What is even more notable here is that a faith sustained by works of charity can enlarge one’s theological perspective. The problem the Pharisees had in this morning’s reading was a dogmatism resulting from what we might consider a lack of love. If the Pharisees had loved their formerly blind brother they would have rejoiced in his being cured, and they might have been able to enlarge their view of God to encompass the work of Christ. As it happened, they cast the formerly blind man out because their small faith could not allow for that which was to them theologically problematic.

We do well, I think, to heed the warning implicit in this story. We are just as capable of falling into uncharitable dogmatism as the Pharisees and we’re just as likely as the disciples to see a suffering brother or sister as a theological conversation starter rather than seeing him as one to whom we might show mercy and loving-kindness, since God has already done so. When we choose to reach out, our own understanding of God’s love is increased. We start seeing that needy person not just as a target for our charity, but as one already gifted, whether he knows it or not, with God’s charity, as one already loved by the one who is love and in whose love we also abide. That is to say, our view of God, our theology, is made more expansive and more truthful when we walk in love, and it may be increased to an even greater degree than the best theological reflection can accomplish.

+In the name of the Father and of the Son and of the Holy Ghost. Amen.

Sermon for the Third Sunday in Lent

+In the name of the Father and of the Son and of the Holy Ghost. Amen.

As Twenty-First Century Americans we tend not to think about the reality of water scarcity to the extent that many people throughout human history and hundreds of millions today in the developing world have had to do. We just turn the tap on and there it is. Only once in my life have I been very mildly affected by this reality. It was when I was in Pakistan. Despite all the warnings not only to avoid everything but bottled water, but only to drink one particular brand of bottled water, I imbibed what appeared to be the right kind of water only to realize that the bottle must have been refilled from a tap somewhere. This led to a few extremely uncomfortable days. I’m embarrassed to complain about it, though, since hundreds of thousands of children die as a result of unsafe drinking water every year.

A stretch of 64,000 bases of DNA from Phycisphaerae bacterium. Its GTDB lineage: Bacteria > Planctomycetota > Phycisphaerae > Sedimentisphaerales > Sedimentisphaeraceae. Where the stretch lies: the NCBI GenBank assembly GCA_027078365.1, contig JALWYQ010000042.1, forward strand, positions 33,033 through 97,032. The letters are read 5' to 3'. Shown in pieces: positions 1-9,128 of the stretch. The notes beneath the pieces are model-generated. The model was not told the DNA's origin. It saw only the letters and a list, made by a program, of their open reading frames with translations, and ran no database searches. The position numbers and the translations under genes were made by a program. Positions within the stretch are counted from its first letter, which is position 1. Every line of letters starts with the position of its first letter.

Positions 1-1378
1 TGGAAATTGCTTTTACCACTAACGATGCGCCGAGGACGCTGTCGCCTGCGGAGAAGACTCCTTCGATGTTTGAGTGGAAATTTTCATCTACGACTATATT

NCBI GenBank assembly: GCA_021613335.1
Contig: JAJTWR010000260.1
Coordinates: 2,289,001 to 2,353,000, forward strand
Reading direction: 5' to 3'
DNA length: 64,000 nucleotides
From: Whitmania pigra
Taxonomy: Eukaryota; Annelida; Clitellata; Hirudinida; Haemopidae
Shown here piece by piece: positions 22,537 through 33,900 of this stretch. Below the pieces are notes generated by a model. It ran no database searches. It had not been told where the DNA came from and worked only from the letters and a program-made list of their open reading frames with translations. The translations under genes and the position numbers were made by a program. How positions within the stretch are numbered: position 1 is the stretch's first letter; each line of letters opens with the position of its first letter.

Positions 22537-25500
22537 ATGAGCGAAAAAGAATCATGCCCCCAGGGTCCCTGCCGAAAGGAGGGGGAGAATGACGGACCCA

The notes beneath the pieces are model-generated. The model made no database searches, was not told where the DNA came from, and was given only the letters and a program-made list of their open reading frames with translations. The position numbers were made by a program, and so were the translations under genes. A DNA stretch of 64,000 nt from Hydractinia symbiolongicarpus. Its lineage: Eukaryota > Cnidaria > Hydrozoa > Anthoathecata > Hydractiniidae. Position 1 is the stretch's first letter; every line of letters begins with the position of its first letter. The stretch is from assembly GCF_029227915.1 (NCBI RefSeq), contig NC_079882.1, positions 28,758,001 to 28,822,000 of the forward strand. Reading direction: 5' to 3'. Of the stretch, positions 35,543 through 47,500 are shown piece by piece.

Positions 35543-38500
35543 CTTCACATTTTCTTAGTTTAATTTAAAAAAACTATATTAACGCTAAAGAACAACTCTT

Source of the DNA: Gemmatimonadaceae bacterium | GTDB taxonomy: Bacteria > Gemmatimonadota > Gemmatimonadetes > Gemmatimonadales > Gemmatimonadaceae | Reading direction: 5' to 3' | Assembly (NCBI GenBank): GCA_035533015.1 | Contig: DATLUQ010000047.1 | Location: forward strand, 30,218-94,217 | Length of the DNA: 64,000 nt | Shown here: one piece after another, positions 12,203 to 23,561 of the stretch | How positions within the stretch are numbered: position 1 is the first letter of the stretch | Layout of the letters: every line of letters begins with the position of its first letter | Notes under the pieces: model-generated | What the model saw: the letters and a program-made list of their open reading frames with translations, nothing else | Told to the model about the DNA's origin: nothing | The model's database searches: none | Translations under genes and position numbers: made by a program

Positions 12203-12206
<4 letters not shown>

Now this is not one of those “do something to fix the world” sermons. You’ve all heard my complaints about those kinds of sermons, and I won’t rehearse all of the reasons yet again for fear of sounding like a broken record. If you want to contribute a little, Episcopal Relief and Development does great work in the area, but be warned that doing so may or may not ever “fix” the problem, progress toward the alleviation of suffering is noble and enjoined on us but it won’t bring about the Kingdom of God, and even a lavishly generous contribution to ERD or UNICEF or any other organization isn’t going to get you a ticket to heaven.

The reason I bring up water safety and scarcity is because they are both so central to today’s Old Testament and Gospel readings, and because it provides some context for what they have to say to us about the tremendous Grace of God in Christ.

First, in Exodus, we see God’s miraculous provision of water in the desert. The children of Israel are wandering through the Desert of Sin. Now, as apposite as that name may seem, that’s just the Hebrew name of the area in the southern part of the Sinai Peninsula, and it has no etymological connection to the English word “sin.” Nonetheless, there was a lot of sinning going on. The Israelites keep grumbling, seemingly almost immediately forgetting that God just saved them from slavery in Egypt. “We want bread. We want meat. Oh we had such great produce back in Egypt. Let’s make an idol and worship that instead of the God who just delivered us.” In today’s lesson, Moses is afraid that they’ve become so irritable that they might even stone him to death! God would have been within his rights to strike them all down. Instead, he instructs Moses to strike the rock with his staff (the same staff which turned Egypt’s waters into blood and separated the waters at the Red Sea) and a great stream of good, clean drinking water flows out to quench the thirst of those who did not deserve such a gift. It was pure Grace.